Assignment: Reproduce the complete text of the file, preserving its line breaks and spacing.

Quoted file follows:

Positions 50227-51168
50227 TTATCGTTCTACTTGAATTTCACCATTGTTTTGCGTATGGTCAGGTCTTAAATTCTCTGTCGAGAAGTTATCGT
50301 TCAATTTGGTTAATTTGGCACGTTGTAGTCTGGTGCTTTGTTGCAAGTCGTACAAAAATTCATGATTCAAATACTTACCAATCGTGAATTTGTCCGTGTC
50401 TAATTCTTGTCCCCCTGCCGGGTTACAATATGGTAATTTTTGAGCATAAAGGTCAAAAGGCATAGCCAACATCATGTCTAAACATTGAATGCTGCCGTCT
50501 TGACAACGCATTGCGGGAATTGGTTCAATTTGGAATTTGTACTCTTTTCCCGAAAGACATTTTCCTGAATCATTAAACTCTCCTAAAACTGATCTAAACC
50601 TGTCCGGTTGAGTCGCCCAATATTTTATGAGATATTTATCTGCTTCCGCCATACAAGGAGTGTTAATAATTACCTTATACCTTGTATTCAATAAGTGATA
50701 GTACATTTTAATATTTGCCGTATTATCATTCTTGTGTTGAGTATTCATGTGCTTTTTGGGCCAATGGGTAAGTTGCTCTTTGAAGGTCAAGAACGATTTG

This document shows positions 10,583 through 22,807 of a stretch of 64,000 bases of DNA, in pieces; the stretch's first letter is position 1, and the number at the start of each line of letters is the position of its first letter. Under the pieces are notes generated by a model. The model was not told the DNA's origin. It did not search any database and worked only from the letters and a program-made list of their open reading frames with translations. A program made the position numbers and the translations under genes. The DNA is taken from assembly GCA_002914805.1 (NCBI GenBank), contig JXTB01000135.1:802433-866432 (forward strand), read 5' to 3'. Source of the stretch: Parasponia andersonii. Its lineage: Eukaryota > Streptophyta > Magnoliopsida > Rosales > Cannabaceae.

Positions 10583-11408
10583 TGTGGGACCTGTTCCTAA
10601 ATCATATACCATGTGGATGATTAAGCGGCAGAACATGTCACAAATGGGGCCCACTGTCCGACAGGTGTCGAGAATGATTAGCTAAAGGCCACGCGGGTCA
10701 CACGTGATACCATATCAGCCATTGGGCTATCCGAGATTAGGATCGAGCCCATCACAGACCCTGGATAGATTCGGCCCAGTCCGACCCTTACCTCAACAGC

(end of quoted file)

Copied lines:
Positions 50227-51168
50227 TTATCGTTCTACTTGAATTTCACCATTGTTTTGCGTATGGTCAGGTCTTAAATTCTCTGTCGAGAAGTTATCGT
50301 TCAATTTGGTTAATTTGGCACGTTGTAGTCTGGTGCTTTGTTGCAAGTCGTACAAAAATTCATGATTCAAATACTTACCAATCGTGAATTTGTCCGTGTC
50401 TAATTCTTGTCCCCCTGCCGGGTTACAATATGGTAATTTTTGAGCATAAAGGTCAAAAGGCATAGCCAACATCATGTCTAAACATTGAATGCTGCCGTCT
50501 TGACAACGCATTGCGGGAATTGGTTCAATTTGGAATTTGTACTCTTTTCCCGAAAGACATTTTCCTGAATCATTAAACTCTCCTAAAACTGATCTAAACC
50601 TGTCCGGTTGAGTCGCCCAATATTTTATGAGATATTTATCTGCTTCCGCCATACAAGGAGTGTTAATAATTACCTTATACCTTGTATTCAATAAGTGATA
50701 GTACATTTTAATATTTGCCGTATTATCATTCTTGTGTTGAGTATTCATGTGCTTTTTGGGCCAATGGGTAAGTTGCTCTTTGAAGGTCAAGAACGATTTG

This document shows positions 10,583 through 22,807 of a stretch of 64,000 bases of DNA, in pieces; the stretch's first letter is position 1, and the number at the start of each line of letters is the position of its first letter. Under the pieces are notes generated by a model. The model was not told the DNA's origin. It did not search any database and worked only from the letters and a program-made list of their open reading frames with translations. A program made the position numbers and the translations under genes. The DNA is taken from assembly GCA_002914805.1 (NCBI GenBank), contig JXTB01000135.1:802433-866432 (forward strand), read 5' to 3'. Source of the stretch: Parasponia andersonii. Its lineage: Eukaryota > Streptophyta > Magnoliopsida > Rosales > Cannabaceae.

Positions 10583-11408
10583 TGTGGGACCTGTTCCTAA
10601 ATCATATACCATGTGGATGATTAAGCGGCAGAACATGTCACAAATGGGGCCCACTGTCCGACAGGTGTCGAGAATGATTAGCTAAAGGCCACGCGGGTCA
10701 CACGTGATACCATATCAGCCATTGGGCTATCCGAGATTAGGATCGAGCCCATCACAGACCCTGGATAGATTCGGCCCAGTCCGACCCTTACCTCAACAGC